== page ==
California is committed to ensuring every voter is able to cast their ballot privately and independently.

How to Register to Vote

You can register and update your voter registration online or by completing a Voter Registration Card (VRC) with the help of our American Sign Language (ASL) video.

How to fill out a California Voter Registration Card (ASL)

Voter Bill of Rights (ASL)

Find out more information about your voting rights: Persons Subject to Conservatorship.

How to Vote


County elections officials mail vote-by-mail ballots to all active registered voters.   Any registered voter may vote using a vote-by-mail ballot instead of going to the polls on Election Day.

Voting at a Polling Place or Vote Center

If you need help marking your ballot, you may choose up to two people to help you. This person cannot be:

  • Your employer or anyone who works for your employer
  • Your labor union leader or anyone who works for your labor union

If you are unable to go to the polls because of conditions resulting from your absence from the precinct for an election, you may apply in writing for a replacement vote-by-mail ballot to be provided to representative. This application must be provided in person to your county elections office by the voter or the voter’s representative. 

Once you mark your ballot, you may return your voted ballot by returning it in person to any polling place or drop-off location and drop box within the state or the office of your county elections official.   Please note that  vote-by-mail ballots that are mailed must be postmarked on or before Election Day and received by your county elections office no later than 7 days after Election Day.  If you are not sure your vote-by-mail ballot will arrive in time if mailed, bring it to any polling place in the state between 7:00 a.m. and 8:00 p.m. on Election Day. Vote-by-mail ballots that are personally delivered must be delivered no later than the close of polls at 8:00 p.m. on Election Day.

Curbside Voting

Curbside voting allows you to park as close as possible to the voting area. Elections officials will bring you a roster to sign, a ballot, and any other voting materials you may need, whether you are actually at a curb or in a car. All polling places and vote centers are required to be accessible to voters with disabilities and will have accessible voting machines.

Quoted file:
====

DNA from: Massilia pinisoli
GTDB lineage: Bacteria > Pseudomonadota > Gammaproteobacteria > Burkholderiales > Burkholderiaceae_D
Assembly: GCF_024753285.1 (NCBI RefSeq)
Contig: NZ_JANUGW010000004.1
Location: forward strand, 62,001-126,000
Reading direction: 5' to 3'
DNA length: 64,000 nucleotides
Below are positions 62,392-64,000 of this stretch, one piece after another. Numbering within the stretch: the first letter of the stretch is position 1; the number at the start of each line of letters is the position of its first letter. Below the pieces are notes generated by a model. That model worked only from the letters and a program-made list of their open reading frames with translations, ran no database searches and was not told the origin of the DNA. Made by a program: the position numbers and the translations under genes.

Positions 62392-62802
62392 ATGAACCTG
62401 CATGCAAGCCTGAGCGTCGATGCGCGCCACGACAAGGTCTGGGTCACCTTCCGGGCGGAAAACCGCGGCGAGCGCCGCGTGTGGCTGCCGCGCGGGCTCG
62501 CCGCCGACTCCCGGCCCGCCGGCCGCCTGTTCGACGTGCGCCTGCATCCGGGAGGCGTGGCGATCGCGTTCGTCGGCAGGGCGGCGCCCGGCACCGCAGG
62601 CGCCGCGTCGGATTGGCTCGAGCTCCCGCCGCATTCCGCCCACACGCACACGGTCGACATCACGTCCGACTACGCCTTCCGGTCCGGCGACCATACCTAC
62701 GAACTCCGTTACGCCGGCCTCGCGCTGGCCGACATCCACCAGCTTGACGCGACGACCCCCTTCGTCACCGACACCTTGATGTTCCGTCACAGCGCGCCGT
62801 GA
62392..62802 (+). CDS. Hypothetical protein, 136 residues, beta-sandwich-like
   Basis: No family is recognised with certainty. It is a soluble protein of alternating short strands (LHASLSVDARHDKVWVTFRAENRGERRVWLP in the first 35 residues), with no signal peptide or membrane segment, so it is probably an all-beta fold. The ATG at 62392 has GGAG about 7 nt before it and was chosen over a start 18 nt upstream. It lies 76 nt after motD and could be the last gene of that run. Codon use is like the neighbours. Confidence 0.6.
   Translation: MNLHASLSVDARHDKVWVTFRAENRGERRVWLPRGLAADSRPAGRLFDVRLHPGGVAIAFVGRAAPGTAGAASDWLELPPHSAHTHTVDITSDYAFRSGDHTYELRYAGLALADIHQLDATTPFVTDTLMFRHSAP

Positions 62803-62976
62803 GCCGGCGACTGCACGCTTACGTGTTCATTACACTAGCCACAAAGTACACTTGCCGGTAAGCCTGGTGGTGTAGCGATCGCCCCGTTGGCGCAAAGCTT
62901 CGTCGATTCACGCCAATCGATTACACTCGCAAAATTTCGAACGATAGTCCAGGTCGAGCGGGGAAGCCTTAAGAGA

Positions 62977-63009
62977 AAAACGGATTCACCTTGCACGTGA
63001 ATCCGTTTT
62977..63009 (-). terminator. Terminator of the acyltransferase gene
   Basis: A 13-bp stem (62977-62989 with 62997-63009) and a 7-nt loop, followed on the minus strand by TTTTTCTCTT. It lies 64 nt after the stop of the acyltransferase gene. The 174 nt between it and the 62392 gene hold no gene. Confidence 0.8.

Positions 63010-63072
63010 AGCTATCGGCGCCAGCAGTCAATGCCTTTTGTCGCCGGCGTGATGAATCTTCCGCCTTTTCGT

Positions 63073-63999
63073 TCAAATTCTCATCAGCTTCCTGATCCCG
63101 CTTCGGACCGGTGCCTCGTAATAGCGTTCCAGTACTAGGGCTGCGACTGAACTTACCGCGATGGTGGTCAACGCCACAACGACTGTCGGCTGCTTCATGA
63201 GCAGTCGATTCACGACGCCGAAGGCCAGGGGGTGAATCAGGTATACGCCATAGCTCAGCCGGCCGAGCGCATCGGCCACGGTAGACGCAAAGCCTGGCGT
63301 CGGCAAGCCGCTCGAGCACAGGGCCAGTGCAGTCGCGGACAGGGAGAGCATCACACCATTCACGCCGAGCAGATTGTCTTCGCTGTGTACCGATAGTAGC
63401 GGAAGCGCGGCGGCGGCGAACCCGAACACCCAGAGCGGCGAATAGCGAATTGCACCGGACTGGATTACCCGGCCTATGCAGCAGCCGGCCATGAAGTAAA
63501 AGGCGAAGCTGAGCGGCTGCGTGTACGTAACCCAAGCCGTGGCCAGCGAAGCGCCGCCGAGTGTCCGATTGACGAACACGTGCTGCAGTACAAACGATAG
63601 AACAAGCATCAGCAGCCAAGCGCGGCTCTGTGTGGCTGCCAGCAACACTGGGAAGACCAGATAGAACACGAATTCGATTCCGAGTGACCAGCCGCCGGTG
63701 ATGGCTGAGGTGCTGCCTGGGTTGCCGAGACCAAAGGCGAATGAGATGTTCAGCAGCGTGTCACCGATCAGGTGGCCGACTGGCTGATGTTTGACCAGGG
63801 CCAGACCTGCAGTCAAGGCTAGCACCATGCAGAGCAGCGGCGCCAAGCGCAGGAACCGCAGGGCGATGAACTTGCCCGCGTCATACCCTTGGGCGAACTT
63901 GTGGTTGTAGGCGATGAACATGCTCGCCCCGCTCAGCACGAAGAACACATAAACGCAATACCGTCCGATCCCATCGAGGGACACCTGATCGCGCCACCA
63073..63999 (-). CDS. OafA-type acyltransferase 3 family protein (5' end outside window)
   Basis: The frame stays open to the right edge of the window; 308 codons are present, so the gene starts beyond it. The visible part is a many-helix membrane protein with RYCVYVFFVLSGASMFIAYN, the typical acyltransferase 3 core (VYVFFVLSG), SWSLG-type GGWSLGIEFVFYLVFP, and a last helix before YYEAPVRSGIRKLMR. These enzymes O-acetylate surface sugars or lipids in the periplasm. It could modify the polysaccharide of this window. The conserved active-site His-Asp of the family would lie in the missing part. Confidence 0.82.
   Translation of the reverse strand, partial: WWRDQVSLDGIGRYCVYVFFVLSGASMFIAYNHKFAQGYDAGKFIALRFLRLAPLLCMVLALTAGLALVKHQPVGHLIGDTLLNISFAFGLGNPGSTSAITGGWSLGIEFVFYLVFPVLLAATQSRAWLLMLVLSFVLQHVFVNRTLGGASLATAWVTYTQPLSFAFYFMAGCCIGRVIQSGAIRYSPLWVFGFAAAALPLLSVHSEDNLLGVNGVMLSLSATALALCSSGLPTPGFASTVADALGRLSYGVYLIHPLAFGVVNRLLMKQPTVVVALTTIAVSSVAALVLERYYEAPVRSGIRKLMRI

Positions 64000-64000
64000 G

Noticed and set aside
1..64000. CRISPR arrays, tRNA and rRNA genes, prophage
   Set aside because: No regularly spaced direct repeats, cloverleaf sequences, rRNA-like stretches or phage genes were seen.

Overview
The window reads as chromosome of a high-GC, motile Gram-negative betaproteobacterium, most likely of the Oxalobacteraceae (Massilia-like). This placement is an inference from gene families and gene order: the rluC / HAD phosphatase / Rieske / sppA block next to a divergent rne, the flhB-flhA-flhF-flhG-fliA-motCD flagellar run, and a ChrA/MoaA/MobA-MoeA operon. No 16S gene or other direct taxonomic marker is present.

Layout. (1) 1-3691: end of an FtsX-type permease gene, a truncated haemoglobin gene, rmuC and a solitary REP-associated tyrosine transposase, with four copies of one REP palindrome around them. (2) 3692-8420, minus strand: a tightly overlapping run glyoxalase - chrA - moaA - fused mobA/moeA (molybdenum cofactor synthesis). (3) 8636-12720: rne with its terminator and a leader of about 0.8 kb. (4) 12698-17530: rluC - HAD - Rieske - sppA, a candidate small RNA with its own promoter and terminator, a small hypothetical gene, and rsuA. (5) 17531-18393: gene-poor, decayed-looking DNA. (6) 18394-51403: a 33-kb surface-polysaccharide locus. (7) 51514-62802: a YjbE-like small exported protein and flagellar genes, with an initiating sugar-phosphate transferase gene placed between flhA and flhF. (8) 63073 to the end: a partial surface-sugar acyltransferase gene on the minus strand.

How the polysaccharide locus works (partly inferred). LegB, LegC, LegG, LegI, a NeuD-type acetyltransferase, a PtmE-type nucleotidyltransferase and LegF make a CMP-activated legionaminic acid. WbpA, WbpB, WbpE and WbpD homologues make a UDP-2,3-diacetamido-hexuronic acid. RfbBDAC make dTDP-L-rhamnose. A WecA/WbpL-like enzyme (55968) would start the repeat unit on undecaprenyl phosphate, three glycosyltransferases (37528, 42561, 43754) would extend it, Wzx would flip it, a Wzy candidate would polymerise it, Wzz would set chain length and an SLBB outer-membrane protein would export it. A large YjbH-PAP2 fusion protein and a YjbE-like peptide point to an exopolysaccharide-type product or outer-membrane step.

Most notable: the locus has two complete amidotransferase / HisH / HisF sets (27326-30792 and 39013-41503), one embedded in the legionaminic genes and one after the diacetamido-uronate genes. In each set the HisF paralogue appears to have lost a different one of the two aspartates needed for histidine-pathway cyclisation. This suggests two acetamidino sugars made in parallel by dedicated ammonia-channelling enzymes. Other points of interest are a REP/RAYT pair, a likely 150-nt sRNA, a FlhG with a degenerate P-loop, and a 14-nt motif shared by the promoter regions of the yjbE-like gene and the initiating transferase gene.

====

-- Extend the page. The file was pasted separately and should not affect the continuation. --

Voting at Home

Remote accessible vote-by-mail (RAVBM) systems provide an accessible option for voters with disabilities to receive their ballots at home and mark them independently and privately before sending them back to elections officials. When using RAVBM you can now mark your ballot by using your own compatible technology to vote independently and privately.

Accessible Voting Machines

You can also ask your county elections office about their Accessible Voting Machines.

Helpful Resources

Accessible Voting Information

Volunteer on and before Election Day

There are a lot of opportunities to get involved in the elections process. You could:

Voting Accessibility Advisory Committee (VAAC)

The Secretary of State's Statewide Voting Accessibility Advisory Committee (VAAC) is designed to advise, assist, and provide recommendations to the Secretary of State's office as to how voters with disabilities can vote independently and privately.

The State's VAAC members have been influential in assisting with numerous projects related to accessibility.

Meetings are held regularly, and members of the public are welcome to join via phone, on the web, or in person.

Guide to Creating a Local Voting Accessibility Advisory Committee (VAAC)